“GDP growth already slowed from 3.1 percent in the fourth quarter of 2010 to 1.8 percent in the first quarter of this year. Now it looks like things could be even worse in the current quarter.”
Meanwhile, Mike points out that …
- Housing starts have just plunged 10.6 percent, leaving the market stuck at a dismal level of about 500,000 to 600,000 starts for two-and-a-half years — DESPITE hundreds of billions of dollars in aid being thrown at the market by Washington.
- Home prices are down again. They fell apart in the housing bust. Then they recovered a bit. Now, they’ve fallen back down and are dangerously near their lowest levels reached during the depth of the housing bust in early 2009!
- Industrial production flatlined in April, confounding economists who were looking for a gain of 0.4 percent.
- The Empire Manufacturing Index, which measures activity in the greater New York area, plunged to 11.9 in May from 21.7 a month earlier.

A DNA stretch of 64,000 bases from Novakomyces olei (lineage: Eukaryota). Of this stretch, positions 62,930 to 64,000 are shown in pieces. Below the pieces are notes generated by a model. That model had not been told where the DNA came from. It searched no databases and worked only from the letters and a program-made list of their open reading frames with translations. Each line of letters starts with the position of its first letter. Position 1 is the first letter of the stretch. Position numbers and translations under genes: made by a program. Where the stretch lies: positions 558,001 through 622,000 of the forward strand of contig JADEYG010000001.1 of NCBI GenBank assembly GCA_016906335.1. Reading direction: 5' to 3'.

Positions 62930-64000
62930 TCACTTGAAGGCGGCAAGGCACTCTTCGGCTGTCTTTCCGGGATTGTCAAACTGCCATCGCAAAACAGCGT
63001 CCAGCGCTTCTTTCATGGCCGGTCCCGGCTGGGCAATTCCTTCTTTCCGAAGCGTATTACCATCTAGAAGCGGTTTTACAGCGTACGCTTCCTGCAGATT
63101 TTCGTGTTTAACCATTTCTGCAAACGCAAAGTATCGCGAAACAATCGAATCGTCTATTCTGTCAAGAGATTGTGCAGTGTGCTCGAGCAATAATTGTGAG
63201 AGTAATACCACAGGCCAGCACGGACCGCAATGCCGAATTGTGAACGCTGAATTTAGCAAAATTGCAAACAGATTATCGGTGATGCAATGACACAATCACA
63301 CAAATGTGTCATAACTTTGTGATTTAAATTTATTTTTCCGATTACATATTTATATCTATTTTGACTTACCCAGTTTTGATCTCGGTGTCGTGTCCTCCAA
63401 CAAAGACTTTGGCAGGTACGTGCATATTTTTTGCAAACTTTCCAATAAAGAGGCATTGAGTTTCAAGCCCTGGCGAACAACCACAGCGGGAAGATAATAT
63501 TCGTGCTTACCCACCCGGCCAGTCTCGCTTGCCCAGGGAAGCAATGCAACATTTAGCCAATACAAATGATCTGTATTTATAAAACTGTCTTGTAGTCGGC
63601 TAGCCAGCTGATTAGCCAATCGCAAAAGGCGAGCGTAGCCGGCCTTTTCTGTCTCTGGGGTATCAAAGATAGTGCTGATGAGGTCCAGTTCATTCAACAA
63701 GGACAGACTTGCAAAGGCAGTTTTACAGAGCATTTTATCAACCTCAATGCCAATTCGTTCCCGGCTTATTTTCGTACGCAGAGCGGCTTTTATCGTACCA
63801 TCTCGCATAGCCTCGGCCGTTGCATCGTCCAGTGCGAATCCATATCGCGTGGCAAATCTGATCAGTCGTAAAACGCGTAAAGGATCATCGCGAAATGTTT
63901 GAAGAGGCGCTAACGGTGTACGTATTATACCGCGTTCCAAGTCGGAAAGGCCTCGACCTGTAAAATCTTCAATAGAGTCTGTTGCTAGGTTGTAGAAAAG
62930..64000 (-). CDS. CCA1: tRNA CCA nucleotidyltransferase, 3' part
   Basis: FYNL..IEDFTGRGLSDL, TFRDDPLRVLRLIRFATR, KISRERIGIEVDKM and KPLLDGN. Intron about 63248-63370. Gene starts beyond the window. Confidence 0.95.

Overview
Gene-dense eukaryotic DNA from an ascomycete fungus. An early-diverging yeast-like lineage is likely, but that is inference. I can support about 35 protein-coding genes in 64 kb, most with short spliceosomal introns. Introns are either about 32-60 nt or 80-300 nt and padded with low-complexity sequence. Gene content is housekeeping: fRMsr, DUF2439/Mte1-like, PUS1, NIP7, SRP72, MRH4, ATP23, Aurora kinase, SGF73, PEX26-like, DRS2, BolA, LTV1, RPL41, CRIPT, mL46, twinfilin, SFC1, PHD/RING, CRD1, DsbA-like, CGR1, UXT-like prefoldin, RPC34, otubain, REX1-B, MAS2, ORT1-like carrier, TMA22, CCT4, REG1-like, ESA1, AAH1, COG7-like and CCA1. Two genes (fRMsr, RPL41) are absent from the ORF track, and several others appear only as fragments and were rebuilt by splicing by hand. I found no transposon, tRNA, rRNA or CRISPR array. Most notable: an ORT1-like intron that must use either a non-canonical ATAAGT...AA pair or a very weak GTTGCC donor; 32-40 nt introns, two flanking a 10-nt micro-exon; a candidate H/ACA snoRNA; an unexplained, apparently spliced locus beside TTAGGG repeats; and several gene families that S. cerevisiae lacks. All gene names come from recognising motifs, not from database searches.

“Bottom line,” concludes Mike, “the American economic engine is starting to sputter again!”
Time Is Running Out!
The U.S. dollar has already been plunging against nearly all major currencies of the world.
The cost of food, energy, and imports are already going through the roof.
Mr. Bernanke’s second big round of money printing is already about to end. Even if he embarks on a third round, he will have to step up the pace dramatically, risking even bigger price surges … or cut back the pace, risking an economic tailspin.
Which will it be? Right now, Bernanke’s on track to ramp up the printing presses even further.
- Stay away from medium-term notes or long-term bonds of any kind, whether issued by local governments, the U.S. Treasury, or corporations. Remember: Even a moderate acceleration of inflation can significantly erode their value.